Taylor Swift hits back at photographer who accused her of Apple Music protest hypocrisy

The 'Shake It Off' singer claims Jason Sheldon 'misrepresented' her in his letter

Taylor Swift has hit back at a photographer who accused her of hypocrisy following her successful Apple Music campaign.

Jason Sheldon argued that while Swift's fierce stance on artists' rights was admirable, she should consider her own attitude to image rights and "play fair" if she really wants to fight for the creative industries.

Swift, 25, wrote an open letter to Apple Music explaining that bestselling album 1989 would not be available on its new streaming service because no royalties are paid to songwriters, producers and artists during the three-month free trial period.

"We don't ask you for free iPhones. Please don't ask us to provide you with our music for no compensation," she said.

The payment policy was changed as a result and the "Bad Blood" singer widely applauded by the music world.

 

This is when Sheldon stepped in with his own protest letter, challenging Swift for allegedly asking photographers who attend her concerts to sign contracts stating that the images can only be used once and worldwide rights for non-commercial use belong to her management firm.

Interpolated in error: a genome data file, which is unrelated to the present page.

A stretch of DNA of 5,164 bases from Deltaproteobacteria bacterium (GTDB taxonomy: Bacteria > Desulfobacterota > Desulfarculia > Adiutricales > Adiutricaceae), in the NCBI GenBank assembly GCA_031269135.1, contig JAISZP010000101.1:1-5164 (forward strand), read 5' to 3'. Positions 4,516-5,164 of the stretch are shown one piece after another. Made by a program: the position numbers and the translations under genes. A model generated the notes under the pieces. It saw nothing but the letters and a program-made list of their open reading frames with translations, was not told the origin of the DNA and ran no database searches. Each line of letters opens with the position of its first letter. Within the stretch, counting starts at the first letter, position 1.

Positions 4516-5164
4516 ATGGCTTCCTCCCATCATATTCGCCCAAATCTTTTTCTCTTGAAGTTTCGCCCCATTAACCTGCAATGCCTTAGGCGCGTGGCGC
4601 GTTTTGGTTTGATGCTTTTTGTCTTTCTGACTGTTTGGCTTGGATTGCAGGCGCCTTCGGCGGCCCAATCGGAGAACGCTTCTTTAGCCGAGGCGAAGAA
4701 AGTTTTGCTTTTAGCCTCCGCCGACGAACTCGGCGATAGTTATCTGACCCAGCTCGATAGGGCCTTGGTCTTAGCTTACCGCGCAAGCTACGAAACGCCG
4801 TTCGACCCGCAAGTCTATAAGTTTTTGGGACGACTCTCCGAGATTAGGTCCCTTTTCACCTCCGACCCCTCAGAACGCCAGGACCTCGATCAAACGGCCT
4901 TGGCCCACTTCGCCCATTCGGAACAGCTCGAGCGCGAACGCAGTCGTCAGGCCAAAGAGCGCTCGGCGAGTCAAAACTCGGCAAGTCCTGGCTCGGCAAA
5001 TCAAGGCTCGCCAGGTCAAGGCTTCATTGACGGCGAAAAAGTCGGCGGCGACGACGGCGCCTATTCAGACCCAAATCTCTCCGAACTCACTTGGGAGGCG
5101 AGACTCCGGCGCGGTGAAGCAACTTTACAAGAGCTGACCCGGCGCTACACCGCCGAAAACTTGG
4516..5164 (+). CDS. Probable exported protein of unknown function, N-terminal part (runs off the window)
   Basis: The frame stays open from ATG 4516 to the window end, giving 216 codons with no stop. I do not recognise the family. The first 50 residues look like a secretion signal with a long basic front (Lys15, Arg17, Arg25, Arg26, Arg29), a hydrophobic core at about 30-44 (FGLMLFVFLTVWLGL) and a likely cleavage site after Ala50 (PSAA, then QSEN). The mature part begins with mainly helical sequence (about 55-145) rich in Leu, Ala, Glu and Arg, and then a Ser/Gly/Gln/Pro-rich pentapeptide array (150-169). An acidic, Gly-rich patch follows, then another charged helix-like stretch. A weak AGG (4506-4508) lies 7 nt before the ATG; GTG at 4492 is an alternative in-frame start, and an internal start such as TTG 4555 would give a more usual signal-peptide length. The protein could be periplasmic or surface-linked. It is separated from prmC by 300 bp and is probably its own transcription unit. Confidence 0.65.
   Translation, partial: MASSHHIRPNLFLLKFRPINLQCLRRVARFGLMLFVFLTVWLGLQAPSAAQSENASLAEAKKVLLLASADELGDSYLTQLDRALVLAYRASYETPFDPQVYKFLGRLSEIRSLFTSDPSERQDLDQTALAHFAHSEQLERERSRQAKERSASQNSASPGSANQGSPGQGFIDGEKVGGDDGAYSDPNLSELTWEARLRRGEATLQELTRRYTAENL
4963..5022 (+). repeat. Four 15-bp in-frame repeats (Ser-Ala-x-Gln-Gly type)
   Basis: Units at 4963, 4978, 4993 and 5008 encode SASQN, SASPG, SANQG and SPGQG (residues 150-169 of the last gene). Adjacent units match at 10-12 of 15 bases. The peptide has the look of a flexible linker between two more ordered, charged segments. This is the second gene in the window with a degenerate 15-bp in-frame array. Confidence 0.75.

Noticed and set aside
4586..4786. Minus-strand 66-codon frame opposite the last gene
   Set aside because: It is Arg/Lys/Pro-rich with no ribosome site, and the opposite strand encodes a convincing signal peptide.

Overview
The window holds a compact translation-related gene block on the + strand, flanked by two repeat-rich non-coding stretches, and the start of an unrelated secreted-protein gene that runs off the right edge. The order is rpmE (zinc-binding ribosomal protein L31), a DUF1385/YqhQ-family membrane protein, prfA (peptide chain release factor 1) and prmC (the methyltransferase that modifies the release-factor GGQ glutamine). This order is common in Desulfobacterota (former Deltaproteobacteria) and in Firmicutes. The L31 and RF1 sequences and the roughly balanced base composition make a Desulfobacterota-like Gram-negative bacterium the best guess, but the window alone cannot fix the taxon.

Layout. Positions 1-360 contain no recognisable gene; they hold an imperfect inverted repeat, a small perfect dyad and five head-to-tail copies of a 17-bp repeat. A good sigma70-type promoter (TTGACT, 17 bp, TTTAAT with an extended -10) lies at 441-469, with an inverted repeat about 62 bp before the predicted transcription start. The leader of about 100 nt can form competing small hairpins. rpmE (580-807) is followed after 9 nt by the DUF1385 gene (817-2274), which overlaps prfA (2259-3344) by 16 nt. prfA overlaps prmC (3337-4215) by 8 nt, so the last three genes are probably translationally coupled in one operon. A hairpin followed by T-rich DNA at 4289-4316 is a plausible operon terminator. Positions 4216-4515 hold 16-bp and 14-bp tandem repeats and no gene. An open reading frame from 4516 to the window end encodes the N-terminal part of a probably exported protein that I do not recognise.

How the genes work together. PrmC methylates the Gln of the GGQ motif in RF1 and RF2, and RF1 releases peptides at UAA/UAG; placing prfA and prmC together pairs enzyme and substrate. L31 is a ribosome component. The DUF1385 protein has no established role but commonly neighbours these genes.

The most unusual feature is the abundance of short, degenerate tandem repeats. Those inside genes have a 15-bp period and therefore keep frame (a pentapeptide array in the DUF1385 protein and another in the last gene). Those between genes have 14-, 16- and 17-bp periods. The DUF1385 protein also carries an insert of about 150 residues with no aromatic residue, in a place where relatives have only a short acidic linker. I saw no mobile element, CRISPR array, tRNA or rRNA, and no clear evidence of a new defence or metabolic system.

"If you don't like being exploited, that's great - make a huge statement about it, and you'll have my support," Sheldon said. "But how about making sure you're not guilty of the very same tactic before you have a pop at someone else?

"With all due respect to you too Taylor, you can do the right thing and change your photo policy. Photographers don't ask for your music for free. Please don't ask us to provide you with your marketing material for free."

Swift's UK spokesperson has now responded with the following statement: "The standard photography agreement has been misrepresented in that it clearly states that any photographer shooting 'The 1989 World Tour' has the opportunity for further use of said photographs with management's approval.

"Another distinct misrepresentation is the claim that the copyright of the photographs will be with anyone other than the photographer - this agreement does not transfer copyright away from the photographer.

"Every artist has the right to and should protect the use of their name and likeness."

Swift hit headliners last year when she pulled her entire back catalogue from music streaming service Spotify while promoting 1989, which sold 1.3 million copies in its first week alone.

 

The Grammy winner said at the time that "valuable things should be paid for", arguing that "music should not be free" and artists should not "underestimate themselves or undervalue their art".

Spotify begged Swift to return with a "we love you" playlist and insisted that nearly 70 per cent of its revenue goes back to the music community.

Swift's hits can be found on Jay-Z's artist-owned Tidal service as well as other subscription services Beats Music, Google Play Music and Rhapsody.

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